Author Topic: Pipe organ phenom, 17, dazzles at city church  (Read 1585 times)

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KB7DQH

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Pipe organ phenom, 17, dazzles at city church
« on: October 10, 2011, 12:29:10 PM »
http://www.berkshireeagle.com/local/ci_19027179

Quote
DT



PITTSFIELD -- For her encore presentation at the First Methodist Church on Sunday, organist Monica Czausz performed an unpublished piece that included elements of the traditional New Orleans spiritual, "When The Saints Go Marching In."

As she neared the climax of the piece, Czausz leaned back, put her hands on the bench and played most of the rest of the song with her feet on the organ's pedalboard.

Following the performance, a visitor asked if she was showing off.

"A little bit," Czausz said with a laugh.

She has probably earned bragging rights. Czausz, 17, is a senior at Chicopee High School and is one of the leading pipe organ players of her generation in the country. In January, she won the Oklahoma City High School Organ Competition, a national event attracting performers from all over the country.

Czausz is one of the best, if not the best, pipe organ player in her age group in the country. On Sunday, she performed for about 90 minutes before an audience of roughly 75 people at the First United Methodist Church on Fenn Street. The event was sponsored by the American Guild of Organists.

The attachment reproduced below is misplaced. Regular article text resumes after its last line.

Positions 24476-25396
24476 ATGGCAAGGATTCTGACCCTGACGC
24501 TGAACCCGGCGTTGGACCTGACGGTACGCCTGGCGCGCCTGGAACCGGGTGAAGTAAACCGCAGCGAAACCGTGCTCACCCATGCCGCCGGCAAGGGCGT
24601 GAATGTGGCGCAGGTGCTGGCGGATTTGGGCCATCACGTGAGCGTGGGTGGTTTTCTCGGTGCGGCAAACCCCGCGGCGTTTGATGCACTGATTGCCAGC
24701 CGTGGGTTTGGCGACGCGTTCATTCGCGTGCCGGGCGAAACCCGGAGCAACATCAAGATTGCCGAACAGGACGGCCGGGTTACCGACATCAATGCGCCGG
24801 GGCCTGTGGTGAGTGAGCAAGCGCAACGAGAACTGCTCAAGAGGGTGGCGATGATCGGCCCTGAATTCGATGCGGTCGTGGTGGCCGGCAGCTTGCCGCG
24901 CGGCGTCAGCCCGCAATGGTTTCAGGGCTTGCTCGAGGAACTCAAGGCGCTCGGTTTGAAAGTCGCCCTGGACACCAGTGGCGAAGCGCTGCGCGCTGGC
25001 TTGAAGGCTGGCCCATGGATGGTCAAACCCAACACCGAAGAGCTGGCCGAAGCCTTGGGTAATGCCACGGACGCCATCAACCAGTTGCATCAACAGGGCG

Czausz conceded that she plays an instrument of which few people her age are even aware, let alone listen to. She played the piano as a young girl, then tried the clarinet -- neither of which particularly interested her.

But when she was in eighth grade, she attended a musical camp which focused on pipe organ
playing.

"I fell in love with it instantly," she said.

Czausz said she was not sure exactly what drew her to the instrument.

"Some people say it's the feeling of power you have when you play it," she said. "You can make the sound so deep and loud. I don't think that's it for me. I think it's the sense of variety you have when you play it. With a pipe organ, you literally have a whole orchestra. You can create a variety of sounds."

Another aspect of the instrument "is that it's such a challenge," she said. "You need a tremendous amount of concentration to play it. But in the end, how does any musician find their instrument? I think it found me."

"She is a very talented performer," said Joy Fawcett, the musical director of the First United Methodist Church of Czausz. "And she's not just a musician. She's an excellent student as well."

Czausz is ranked first in her class of about 300 at Chicopee High School. She has a number of post-high school options, and she is presently pondering them. She is leaning toward a musical school for further training in the organ.

She is primarily a classical music fan, although she enjoys virtually all kinds of music. And, admittedly, Czausz is fairly sure that it will be difficult to make a living playing the pipe organ.

"But I'll be playing it the rest of my life, I'm sure of that."

Eric
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